The Free Everyday+ 2
This is a shoe based on the original Nike Free concept of running barefoot. The Free Everyday has a more cushioned midsole than the original Free, but it's also a more substantive shoe. The upper wraps around your foot and gives again this lightweight and snug feeling. Its almost seamless inner makes it possible to run without socks. They fit nice and low around your ankle which gives an extra light feel to them. Although they use normal lace hoops they are easy to lace up and fast enough for a quick transition. No medial post in these babies, so it’s only for those blessed with a neutral footfall and no biomechanical problems.
Use these for distances up to a 70.3 race. Above this distance they are a little less cushioned, and not stable enough for most athletes. The weight of this shoe in a men size 9 is 9.5 oz. If you need a lightweight trainer from Nike with more support, it’s the Nike Zoom Elite+ 4 you want. All Nike models are available in specific mens and womens sizing.
Asics may well be the leader in the technical running footwear market, but I do wonder why the gap between Asics and the other brands is so great at Kona. My best guess is that a lot of the Kona participants did the run leg in their normal training shoes.
My assumption for this is that Asics produces very sound training shoes, but in the lightweight department I always found them a bit less innovative than other brands. It seems to me that their lightweight shoes are stripped down versions of training shoes and that's it. Just strip down a Kayano and voila, a lightweight trainer. No real innovative design or technology.
Gel DS Trainer 14
For 2009 Asics updated their popular DS Trainer only slightly more than adding some new colours. I will write about this shoe anyway since it’s Asics’ flagship lightweight trainer. Plenty of cushioning with large Gel units in heel and forefoot. The lacing on the shoe is asymmetrical which makes it easier to flex in combination with the Biomorphic fit.
But what underwhelms me is that they don't feel lightweight when I put them on. They are 9.6 oz. and this is almost 1 oz. heavier than last year’s "13." The increase in weight is caused by thickening the outsole. They do feel stable, but not light. For example the Saucony Grid Sinister is slightly heavier than the DS Trainer 14 but feel like they are 2 oz. lighter . No model in the DS Trainer range has ever felt light to me. I cannot really put my finger on it but in my guess is that they are just not flexible enough for a seriously fast lightweight trainer (although the new 14 is a little more flexible than last year’s 13 model).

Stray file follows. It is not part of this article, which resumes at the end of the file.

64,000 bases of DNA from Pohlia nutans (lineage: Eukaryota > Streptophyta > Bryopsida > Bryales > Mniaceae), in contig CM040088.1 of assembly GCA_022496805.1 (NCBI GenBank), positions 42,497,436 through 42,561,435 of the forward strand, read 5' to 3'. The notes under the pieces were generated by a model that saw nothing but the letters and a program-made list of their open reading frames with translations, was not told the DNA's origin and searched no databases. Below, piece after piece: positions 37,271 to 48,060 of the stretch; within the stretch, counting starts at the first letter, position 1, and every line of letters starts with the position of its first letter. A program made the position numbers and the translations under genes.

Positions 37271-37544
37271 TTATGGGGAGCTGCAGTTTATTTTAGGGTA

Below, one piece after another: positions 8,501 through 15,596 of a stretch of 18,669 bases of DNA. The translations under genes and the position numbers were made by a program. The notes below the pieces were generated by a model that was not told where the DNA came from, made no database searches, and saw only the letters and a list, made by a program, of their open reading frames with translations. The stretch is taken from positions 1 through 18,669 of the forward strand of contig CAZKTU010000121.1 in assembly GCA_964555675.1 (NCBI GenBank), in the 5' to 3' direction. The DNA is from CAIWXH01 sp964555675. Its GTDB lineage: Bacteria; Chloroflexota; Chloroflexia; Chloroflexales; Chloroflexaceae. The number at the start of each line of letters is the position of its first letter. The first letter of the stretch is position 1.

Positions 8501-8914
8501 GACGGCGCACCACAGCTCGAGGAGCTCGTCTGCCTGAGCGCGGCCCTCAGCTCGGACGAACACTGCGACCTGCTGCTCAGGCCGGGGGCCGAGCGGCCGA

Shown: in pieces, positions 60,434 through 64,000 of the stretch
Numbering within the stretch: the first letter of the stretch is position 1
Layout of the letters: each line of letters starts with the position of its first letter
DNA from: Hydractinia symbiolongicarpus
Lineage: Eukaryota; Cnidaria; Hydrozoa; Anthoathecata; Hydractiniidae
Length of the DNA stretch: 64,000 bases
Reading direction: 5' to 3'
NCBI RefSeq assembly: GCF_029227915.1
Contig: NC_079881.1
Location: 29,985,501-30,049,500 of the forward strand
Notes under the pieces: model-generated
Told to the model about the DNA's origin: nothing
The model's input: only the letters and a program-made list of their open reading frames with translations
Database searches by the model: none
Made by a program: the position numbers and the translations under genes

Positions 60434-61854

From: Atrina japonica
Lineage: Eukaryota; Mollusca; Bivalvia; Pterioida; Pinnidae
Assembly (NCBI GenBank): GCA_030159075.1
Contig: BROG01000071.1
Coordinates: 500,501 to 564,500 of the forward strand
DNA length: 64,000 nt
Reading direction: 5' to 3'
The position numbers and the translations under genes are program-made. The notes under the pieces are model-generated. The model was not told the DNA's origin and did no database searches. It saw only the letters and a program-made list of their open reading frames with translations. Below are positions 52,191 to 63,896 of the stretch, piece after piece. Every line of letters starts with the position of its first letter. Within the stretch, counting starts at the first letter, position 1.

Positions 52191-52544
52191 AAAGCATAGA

But if you are an athlete who favors the Asics Kayano or the GT-2130 this is the shoe for you. It has the same build as these models, the same feeling, a stable medial post so it's like stepping in the same shoe—only a few ounces lighter. They tend to fit a half to full size smaller than the other Asics models.
Gel Noosa Tri
This (pictured at the top of this article) is an older DS trainer midsole with a specific triathlon upper named after the famous Australian race. Fewer seams, different and softer suede-like material in the heel counter, a choice of elastic or regular laces and a crazy printed upper for 2009. For the rest it is just like a DS Trainer in terms of stability and cushioning. You have to buy them online in Australia or in Europe since Asics USA chose not to import them, so, if you’re looking for something outrageous and fun, here you go.
Gel Speedstar 3
What’s written above about Asics models applies to this shoe (pictured adjacent) as well. It's certainly not a bad shoe at $85, but it's not innovative in any way. Asics didn't update the midsole to the lighter and better Solyte material, but sticks to the older SpEVA material. It has no asymmetrical fit, no Biomorphic Fit upper or any other recent Asics technologies in the shoe. As in the DS Trainer it feels stable, it's well cushioned, but it never gives you a really lightweight feeling that models from other brands may give you. Are you a Gel Nimbus fan? Or a fan of any other neutral model from Asics and you don't want to change brands? Then this is your shoe. In comparison to a Gel Nimbus 10 the Gel Speedstar 3 is almost 4 oz. lighter at a weight of 8.8 oz.
All Asics models are available in specific men and women colours and sizing.
[If you like what Jeroen has written for our Slowtwitch readers, and if the Netherlands is a convenient country from which to buy, most of these shoes can be purchased at Jeroen's click and mortar store: Total Running.]